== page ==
Monday, September 21, 2009

Click Lit

This weekend I was listening to "Weekend Edition Saturday" on National Public Radio (NPR). Scott Simon was interviewing Slate Magazine's Dahlia Lithwick (click here for the full transcript). Ms. Lithwick, a lawyer by trade, is taking time off of her day job covering the U.S. Supreme Court at Slate to co-author a fiction novel in the "mommy lit" genre.

Besides the fact that I have long admired Ms. Lithwick's writing and reporting, there is nothing particularly noteworthy about an attorney writing a fiction novel, even an attorney of Ms. Lithwick's considerable writing prowess. What makes this work of authorship newsworthy is that Ms. Lithwick's collaborators--her numerous "friends" on the social networking site Facebook. According to her interview, she sends out Facebook posts asking for help and her Facebook friends to chime in and collaborate on the story. Their input ranges from naming central characters to plot development. She also posts each chapter for review and comment.

This is such an interesting new way to write a novel. It is like having a focus group help you write every chapter, every plot twist, every detail. As intrigued as I was by this new model of writing, I was drawn in more by the potential conundrum of who might own the copyright to the work.

According to the U.S. Copyright Act, 17 U.S.C.A. Sec. 101, a joint work is “a work prepared by two or more authors with the intention that their contributions be merged into inseparable or interdependent parts of a unitary whole.” When analyzing joint authorship, we typically apply the two-pronged joint authorship test where we look to (1) contribution and (2) intent.

Under the contribution prong of the joint authorship test each author claiming to be a co-author must have contributed sufficient independent original expression that could stand on its own as copyrightable subject matter. Therefore, those who helped name the protagonist's husband would not be considered a joint author.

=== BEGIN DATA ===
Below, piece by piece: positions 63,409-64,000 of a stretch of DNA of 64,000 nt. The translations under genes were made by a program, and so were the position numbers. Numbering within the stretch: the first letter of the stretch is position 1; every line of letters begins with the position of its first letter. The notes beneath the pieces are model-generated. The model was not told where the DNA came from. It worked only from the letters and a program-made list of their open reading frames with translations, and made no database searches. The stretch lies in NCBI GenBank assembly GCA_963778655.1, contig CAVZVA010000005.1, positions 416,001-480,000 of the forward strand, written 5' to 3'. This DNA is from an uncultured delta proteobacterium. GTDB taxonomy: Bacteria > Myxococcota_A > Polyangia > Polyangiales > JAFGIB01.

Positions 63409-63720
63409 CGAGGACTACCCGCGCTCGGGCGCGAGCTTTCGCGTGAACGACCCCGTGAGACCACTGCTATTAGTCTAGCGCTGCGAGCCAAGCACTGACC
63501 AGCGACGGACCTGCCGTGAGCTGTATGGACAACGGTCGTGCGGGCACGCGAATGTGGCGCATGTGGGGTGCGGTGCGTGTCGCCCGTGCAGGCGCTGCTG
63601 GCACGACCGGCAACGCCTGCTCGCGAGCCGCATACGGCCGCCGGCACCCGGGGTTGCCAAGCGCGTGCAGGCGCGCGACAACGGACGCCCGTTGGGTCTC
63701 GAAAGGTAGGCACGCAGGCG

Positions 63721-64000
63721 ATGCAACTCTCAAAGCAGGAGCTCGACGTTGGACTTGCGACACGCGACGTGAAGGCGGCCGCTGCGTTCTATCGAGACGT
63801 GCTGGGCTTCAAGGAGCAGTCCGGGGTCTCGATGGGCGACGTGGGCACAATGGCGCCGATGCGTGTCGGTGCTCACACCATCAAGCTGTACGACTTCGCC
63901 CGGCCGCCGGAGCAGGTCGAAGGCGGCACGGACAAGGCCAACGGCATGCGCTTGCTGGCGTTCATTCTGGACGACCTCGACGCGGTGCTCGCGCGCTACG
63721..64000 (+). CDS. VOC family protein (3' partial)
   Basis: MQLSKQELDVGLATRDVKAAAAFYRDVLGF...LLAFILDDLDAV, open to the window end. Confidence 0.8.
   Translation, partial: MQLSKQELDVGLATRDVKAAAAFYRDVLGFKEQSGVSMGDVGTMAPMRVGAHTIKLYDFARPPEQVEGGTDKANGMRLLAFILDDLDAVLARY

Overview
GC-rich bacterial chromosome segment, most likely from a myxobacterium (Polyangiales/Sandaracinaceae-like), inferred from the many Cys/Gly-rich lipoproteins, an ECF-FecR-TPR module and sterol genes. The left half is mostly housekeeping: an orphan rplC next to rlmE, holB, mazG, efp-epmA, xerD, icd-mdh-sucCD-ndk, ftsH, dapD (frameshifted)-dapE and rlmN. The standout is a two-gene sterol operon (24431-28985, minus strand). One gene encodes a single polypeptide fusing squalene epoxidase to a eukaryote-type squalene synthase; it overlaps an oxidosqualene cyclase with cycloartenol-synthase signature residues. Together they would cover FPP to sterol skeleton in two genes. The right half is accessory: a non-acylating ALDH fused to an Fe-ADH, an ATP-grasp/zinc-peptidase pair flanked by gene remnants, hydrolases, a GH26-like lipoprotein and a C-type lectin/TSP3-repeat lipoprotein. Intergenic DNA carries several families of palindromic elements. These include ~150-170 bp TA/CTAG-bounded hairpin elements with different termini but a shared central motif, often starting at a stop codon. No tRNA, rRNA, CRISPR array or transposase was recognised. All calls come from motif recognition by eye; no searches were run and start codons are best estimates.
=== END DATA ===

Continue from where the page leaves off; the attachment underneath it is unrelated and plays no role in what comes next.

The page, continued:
The next prong of the joint authorship test is mutual intent: a joint author must intend that his or her contribution be a part of a joint work (i.e., they must be a willing collaborator with other joint authors). Because of the collaborative nature of asking for input, posting chapters for review and input, and editing based on these contributions it would seem that the application of this prong of the test favors joint authorship for those Facebook "friends" who are contributing some significant content that on its own would garner copyright protection.

Lastly, because the Facebook terms of use require each user to issue a license to all intellectual property posted, can Facebook publish this work?

This is a very interesting experiment indeed.


  1. Hello Kenneth, I enjoy your blog.

    I am currently taking a Copyright Law class, and we recently discussed joint works. With regard to the "intent" prong in the above situation, I wonder what you think of Ms. Lithwick's power as the dominant author to avoid a joint work by claiming lack of her own intent to create a joint work.

    The court in Childress v. Taylor (2d Cir. 1991) held that statutory "intent" covered not only the general intent to create a unified work, but also specific intent for the author and the collaborators "to regard themselves as co-authors."

    In class we discussed a hypothetical "narcissistic author" who openly collaborates with others, but vehemently claims himself as sole author/owner for the purposes of copyright.

    I don't mean to suggest that Ms. Lithwick falls into that category, but I think this is an interesting look at what might be an unsettled area of the law.

  2. Pretty good post. I just stumbled upon your blog and wanted to say that I have really enjoyed reading your blog posts.


  3. Very interesting :) certainly taught me something

  4. Nice article, thanks for the information.